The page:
screenprint on Strathmore Bristol paper
762 x 1016 mm each
edition of 50
signed and editioned: lower right
Printer: Gem Screens, New York
Publisher: Andy Warhol Enterprises Inc., New York
Many of America’s rich and famous commissioned Andy Warhol to paint their portraits in the 1970s. Such portraits were seen to confirm one’s place in high society and his sitters included actors, movies stars and royalty. Marilyn Monroe and James Dean are the subjects of some of his most iconic portraits of this period. These works echo two major themes of Warhol’s career: his fixation with wealth and fame, and also his obsession with death and mortality. He became notorious for his outrageous comments on such matters, even commenting that “death can really make you look like a star." (A. Warhol, in: G. Celant, Andy Warhol. A Factory, exhibition catalogue, Bilbao, 2000).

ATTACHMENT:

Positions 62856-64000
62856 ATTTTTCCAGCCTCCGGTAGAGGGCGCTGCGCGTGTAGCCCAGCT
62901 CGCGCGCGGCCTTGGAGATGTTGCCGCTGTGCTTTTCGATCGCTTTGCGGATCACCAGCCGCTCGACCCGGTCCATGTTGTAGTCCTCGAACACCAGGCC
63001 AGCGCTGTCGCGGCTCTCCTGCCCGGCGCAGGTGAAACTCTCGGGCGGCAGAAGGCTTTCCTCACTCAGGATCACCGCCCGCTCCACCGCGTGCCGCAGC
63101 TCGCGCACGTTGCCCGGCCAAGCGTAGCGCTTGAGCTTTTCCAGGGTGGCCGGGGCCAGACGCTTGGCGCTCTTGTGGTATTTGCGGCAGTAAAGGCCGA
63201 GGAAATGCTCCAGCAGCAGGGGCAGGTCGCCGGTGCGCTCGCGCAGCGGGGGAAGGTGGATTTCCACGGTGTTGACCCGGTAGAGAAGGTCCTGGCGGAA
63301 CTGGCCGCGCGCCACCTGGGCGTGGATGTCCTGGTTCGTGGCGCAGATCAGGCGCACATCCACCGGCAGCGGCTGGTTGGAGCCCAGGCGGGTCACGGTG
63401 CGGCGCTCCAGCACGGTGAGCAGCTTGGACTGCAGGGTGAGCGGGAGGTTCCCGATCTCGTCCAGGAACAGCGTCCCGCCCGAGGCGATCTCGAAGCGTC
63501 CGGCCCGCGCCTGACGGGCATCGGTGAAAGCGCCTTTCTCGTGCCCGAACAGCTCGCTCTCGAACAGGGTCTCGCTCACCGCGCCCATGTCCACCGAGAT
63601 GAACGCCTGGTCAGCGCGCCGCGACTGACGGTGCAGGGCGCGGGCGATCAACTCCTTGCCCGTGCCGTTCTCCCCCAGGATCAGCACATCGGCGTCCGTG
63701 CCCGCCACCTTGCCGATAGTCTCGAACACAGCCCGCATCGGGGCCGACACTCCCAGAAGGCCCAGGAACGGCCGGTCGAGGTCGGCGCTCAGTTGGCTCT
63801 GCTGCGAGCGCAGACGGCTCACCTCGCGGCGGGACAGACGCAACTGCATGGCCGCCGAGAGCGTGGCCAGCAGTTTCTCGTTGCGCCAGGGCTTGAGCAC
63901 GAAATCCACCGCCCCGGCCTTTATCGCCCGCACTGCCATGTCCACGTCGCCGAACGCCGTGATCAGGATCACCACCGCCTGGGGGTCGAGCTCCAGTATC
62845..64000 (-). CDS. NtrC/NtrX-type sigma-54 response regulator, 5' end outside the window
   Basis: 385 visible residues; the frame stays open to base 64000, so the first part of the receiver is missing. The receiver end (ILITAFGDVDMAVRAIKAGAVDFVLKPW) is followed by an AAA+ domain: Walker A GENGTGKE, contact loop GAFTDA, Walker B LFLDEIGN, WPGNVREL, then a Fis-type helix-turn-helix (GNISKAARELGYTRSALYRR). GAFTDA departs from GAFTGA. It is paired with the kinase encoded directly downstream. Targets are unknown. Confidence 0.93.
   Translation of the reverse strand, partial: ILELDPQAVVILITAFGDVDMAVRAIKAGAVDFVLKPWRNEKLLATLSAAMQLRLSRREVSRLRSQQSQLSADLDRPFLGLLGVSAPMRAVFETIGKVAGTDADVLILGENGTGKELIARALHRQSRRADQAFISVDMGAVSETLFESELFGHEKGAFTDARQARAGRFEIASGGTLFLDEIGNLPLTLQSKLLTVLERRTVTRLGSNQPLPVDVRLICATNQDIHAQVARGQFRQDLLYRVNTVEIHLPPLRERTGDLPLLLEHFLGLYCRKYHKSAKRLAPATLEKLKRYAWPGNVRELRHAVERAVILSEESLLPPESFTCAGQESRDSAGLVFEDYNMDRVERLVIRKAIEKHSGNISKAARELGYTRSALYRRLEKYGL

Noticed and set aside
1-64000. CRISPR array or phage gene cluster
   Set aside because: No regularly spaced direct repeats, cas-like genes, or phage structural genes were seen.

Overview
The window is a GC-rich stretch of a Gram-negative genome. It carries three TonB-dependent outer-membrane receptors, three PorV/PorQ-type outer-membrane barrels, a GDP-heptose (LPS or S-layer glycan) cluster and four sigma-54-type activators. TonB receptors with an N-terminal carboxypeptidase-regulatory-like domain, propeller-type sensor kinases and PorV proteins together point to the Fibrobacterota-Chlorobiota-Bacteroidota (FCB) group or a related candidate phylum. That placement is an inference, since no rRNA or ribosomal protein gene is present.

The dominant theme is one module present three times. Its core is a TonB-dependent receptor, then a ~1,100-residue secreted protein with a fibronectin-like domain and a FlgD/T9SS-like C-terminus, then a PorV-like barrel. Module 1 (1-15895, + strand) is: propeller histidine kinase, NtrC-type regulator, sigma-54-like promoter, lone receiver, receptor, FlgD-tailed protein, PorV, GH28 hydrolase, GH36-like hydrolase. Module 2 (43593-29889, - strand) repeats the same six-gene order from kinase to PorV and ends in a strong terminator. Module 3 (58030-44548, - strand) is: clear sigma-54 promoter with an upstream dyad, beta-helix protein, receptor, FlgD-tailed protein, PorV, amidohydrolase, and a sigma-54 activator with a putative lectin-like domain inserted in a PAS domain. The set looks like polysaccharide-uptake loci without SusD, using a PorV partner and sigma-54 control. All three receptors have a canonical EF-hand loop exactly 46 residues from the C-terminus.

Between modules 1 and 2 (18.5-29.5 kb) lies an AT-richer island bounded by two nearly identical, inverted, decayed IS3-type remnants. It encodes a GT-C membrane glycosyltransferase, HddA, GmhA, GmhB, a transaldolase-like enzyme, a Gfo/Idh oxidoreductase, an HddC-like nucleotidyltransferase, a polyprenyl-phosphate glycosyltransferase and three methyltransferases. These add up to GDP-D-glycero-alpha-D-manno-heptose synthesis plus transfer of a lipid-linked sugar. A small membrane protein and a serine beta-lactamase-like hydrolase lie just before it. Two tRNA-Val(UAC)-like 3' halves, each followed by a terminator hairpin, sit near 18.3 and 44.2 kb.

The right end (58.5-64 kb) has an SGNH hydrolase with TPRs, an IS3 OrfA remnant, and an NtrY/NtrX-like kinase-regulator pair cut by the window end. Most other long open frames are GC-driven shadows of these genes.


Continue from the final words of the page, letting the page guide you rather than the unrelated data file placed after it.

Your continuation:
Warhol’s Skull works, also produced in the 1970s, acted as counter-images to his glamorous portraits and poignantly suggest that underneath all of the trappings of beauty and wealth, everyone is equal and bound to the same destiny.
Warhol elevates these skulls into the realm of "Pop Art" through his trademark colouring and screenprint production techniques. Although icons of mortality, the vivid and elated colour palette reduces the melancholic feelings usually associated with this imagery.